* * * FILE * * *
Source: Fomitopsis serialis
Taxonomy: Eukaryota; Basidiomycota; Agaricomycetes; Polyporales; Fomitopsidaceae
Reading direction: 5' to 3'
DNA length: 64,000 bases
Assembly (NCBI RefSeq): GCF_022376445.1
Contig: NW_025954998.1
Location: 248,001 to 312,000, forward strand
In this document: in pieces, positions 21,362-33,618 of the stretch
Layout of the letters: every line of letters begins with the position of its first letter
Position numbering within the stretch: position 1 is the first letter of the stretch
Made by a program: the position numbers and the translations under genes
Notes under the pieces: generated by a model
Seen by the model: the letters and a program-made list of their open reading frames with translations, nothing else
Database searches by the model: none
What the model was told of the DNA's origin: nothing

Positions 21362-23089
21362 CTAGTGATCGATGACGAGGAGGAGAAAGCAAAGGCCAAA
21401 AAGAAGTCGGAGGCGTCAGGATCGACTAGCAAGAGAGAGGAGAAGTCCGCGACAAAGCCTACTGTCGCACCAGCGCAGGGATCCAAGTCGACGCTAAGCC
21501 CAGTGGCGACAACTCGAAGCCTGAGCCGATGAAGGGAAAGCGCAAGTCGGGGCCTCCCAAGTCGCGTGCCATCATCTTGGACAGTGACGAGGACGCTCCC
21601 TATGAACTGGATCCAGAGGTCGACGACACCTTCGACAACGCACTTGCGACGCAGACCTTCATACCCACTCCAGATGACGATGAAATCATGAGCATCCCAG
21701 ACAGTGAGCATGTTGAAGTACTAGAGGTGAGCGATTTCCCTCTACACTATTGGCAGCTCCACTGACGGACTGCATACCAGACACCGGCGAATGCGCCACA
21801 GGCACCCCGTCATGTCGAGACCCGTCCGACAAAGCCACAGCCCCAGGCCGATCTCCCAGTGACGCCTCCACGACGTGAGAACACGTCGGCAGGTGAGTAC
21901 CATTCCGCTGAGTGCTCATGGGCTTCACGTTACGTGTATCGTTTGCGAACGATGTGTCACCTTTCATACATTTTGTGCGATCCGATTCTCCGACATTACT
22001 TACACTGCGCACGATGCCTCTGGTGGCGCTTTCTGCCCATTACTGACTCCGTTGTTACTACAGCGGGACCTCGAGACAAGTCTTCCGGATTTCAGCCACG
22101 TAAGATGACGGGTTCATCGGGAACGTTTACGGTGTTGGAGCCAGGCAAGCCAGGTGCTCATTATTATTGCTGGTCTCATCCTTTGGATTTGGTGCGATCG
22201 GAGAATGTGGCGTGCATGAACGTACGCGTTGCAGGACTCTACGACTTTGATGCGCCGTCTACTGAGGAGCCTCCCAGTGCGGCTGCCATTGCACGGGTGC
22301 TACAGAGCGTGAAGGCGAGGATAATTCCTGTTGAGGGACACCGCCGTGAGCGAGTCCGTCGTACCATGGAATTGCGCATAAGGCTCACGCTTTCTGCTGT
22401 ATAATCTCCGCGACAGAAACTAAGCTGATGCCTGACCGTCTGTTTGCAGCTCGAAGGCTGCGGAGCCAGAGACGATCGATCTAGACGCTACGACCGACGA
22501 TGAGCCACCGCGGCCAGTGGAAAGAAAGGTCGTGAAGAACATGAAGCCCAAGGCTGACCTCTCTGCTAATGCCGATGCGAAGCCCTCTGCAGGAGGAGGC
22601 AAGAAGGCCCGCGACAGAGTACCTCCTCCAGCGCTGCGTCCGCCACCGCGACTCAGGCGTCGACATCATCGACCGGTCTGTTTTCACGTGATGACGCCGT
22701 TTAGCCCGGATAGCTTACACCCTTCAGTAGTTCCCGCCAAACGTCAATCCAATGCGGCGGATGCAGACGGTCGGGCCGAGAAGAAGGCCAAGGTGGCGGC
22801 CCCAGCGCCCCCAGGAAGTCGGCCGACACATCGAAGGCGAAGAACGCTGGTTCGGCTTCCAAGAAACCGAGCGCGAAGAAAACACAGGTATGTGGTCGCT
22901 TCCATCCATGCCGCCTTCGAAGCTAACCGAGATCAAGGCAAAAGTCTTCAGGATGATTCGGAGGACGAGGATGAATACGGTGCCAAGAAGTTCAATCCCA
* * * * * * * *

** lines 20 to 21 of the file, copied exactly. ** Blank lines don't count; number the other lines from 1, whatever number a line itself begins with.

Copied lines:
21601 TATGAACTGGATCCAGAGGTCGACGACACCTTCGACAACGCACTTGCGACGCAGACCTTCATACCCACTCCAGATGACGATGAAATCATGAGCATCCCAG
21701 ACAGTGAGCATGTTGAAGTACTAGAGGTGAGCGATTTCCCTCTACACTATTGGCAGCTCCACTGACGGACTGCATACCAGACACCGGCGAATGCGCCACA